After a lovely winter break that was a bit longer than expected due to the Polar Vortex of Iciness and Doom, my fellow students and I are back at LMU for another exciting semester of studies! Thankfully, the two extra days we were out of classes to avoid freezing didn’t do much to quell my enthusiasm – if anything, it gave me more free time to kick my creative juices into gear and work on a favorite hobby of mine: writing. I’m taking quite a few humanities-oriented classes this semester (American Literature I, Comparative Religions, World History, and an Honors course devoted to second-order reasoning), and thus I expect that writing will play a decent part in all of them. While I, of course, prefer to devote time to my own fictional creations, I also enjoy writing academically, not only because I’m fairly adept at it but also because it allows me to hone skills that I can carry over to any type of writing. A few of the things I try to keep in mind before beginning or while working on a writing project can be applied to both writing for school and writing prose for fun.

1) Write about things that you like – if that’s not possible, find something to like!

Being able to write academically about things I’m into is an amazing feeling – even if my analysis can never live up to the primary source!

I completely feel your pain: your professor assigned you a five-page paper about the absolute dullest thing you can imagine, right? Been there, done that, and it’s not the end of the world. In academic writing, if you have even the slightest hint of a chance to choose what you can write about, by all means choose a topic that you can get into and are excited about analyzing or researching! On a major research paper in a past English class, I was given the chance to choose my own topic and chose to write about the cultural impact of Victor Hugo’s Les Misérables, my favorite book at the time, and thus writing the paper was nothing short of a blast. Things don’t always work out so well, though: if you find yourself stuck writing on a completely blah topic, then it’s possible find some way to make it interesting! For a Sociology paper on gender roles in children’s advertising, I chose to analyze the commercials shown during a cartoon I loved as a child, Yu-Gi-Oh!, rather than bore myself waiting for commercial breaks during preschool shows to write about. If one looks hard enough and doesn’t get discouraged, almost every writing assignment can be at least mildly exciting. Trust me on this: pieces of writing almost always come out better if you’re interested in the subject.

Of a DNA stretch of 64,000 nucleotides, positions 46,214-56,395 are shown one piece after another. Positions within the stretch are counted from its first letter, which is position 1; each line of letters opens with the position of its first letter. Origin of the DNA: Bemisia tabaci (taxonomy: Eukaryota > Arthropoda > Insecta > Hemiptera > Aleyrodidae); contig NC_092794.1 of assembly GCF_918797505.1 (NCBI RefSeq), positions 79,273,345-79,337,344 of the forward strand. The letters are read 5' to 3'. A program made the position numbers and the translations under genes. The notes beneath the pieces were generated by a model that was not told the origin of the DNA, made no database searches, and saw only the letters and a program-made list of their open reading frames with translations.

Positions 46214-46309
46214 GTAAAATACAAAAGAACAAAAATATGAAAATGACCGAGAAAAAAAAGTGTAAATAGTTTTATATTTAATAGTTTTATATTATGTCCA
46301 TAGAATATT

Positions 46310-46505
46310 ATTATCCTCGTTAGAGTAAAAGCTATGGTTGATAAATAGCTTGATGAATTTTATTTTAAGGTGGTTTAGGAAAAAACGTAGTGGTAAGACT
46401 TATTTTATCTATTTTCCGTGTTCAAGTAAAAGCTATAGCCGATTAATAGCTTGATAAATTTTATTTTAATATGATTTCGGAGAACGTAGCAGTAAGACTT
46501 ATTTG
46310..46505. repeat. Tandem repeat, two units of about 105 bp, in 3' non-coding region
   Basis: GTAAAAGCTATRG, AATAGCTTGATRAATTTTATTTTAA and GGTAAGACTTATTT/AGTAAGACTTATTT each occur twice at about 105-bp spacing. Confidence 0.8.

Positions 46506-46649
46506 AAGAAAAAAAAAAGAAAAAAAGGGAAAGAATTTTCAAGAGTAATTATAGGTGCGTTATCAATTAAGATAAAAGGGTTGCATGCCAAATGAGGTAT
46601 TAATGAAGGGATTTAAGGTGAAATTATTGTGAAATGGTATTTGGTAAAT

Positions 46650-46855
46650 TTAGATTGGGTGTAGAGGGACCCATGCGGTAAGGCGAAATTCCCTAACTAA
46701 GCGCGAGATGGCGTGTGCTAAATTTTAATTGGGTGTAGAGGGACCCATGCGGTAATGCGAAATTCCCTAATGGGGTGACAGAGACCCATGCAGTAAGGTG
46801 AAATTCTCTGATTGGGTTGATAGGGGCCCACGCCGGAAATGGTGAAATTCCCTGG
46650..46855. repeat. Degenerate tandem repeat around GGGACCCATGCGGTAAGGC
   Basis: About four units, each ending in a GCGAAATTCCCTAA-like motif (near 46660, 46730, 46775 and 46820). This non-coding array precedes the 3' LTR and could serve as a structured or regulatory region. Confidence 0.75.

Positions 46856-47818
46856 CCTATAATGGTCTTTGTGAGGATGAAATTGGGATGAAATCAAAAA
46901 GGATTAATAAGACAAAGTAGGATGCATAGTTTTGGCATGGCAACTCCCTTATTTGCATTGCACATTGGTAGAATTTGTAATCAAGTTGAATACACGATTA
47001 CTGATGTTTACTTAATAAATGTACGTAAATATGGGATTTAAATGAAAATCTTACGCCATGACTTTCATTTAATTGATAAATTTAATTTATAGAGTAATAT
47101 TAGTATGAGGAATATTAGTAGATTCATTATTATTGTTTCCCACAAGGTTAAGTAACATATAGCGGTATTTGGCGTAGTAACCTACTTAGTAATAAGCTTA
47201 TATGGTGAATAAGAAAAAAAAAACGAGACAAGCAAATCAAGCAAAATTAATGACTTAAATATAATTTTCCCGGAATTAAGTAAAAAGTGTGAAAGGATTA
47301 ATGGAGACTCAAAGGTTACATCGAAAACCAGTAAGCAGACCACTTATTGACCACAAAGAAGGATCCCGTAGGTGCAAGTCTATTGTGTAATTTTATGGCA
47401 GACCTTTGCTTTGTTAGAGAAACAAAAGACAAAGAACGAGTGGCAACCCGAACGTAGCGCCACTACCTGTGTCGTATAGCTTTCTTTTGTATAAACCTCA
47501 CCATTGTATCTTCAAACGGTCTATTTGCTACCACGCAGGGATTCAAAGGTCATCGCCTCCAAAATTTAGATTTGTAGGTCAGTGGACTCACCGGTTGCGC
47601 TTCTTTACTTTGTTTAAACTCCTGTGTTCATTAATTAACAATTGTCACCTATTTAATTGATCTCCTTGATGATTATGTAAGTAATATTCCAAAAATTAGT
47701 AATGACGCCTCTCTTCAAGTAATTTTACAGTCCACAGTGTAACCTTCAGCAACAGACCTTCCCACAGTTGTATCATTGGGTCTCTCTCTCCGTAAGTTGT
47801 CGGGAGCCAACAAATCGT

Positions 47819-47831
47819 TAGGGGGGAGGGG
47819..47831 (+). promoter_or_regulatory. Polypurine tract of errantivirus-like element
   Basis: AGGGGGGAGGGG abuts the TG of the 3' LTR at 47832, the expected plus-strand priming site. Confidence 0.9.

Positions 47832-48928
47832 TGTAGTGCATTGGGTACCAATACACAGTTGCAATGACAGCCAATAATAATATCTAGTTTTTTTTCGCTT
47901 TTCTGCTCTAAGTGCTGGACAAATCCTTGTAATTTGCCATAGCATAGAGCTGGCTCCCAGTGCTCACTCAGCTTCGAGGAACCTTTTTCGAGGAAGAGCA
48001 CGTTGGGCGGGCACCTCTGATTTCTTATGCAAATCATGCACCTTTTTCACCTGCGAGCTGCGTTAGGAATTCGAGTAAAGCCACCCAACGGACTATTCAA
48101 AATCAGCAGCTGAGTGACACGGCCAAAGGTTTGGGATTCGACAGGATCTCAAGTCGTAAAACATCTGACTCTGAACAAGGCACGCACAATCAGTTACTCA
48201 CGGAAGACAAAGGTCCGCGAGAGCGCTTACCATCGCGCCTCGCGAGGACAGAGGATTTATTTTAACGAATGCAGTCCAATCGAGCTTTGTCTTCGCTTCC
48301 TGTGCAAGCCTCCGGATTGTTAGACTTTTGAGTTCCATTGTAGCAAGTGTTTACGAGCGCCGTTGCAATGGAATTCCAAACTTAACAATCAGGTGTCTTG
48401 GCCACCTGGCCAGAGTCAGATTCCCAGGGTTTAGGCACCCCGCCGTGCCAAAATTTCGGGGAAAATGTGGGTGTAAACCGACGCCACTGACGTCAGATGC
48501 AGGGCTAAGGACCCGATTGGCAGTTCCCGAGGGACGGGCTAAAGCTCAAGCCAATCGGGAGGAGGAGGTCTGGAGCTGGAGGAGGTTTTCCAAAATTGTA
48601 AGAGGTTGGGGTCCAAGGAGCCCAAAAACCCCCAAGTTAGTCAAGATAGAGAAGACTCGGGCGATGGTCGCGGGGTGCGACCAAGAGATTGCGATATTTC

Continue reading

Yama-Con 2013: Nerds Have More Fun

As a member of the collective community of fandoms and interests most often known as “nerds”, I’ve begun to associate the concept of home with not only where I live and study, but also with the constantly changing places that I’m able to gather with other members of the nerd community, which are most often in the form of conventions.  One of the most amazing things about this group of people is that we’re all so varied in our interests, and yet see ourselves as a huge family.  Whether we like Japanese animation and manga, American animation and comic books, science fiction, fantasy, or some combination of all of the above, we’re able to interact with each other coming from a place of understanding and comradery.  I was fortunate to be able to experience this comradery once again when I attended Yama-Con in Pigeon Forge, Tennessee, only about two hours away from LMU.

This particular adventure began when a friend of mine asked me if I would help him run an educational panel he would be presenting at Yama-Con.  Realizing that this would be an amazing chance for me to obtain practice with both public speaking and teaching, I told him I would think it over.  When my best friend Hayley’s mother asked if I would help her chaperone the students who were a part of the Anime Club she ran at a local high school on a trip to the convention, the deal was sealed for me.  I began planning the trip immediately! Continue reading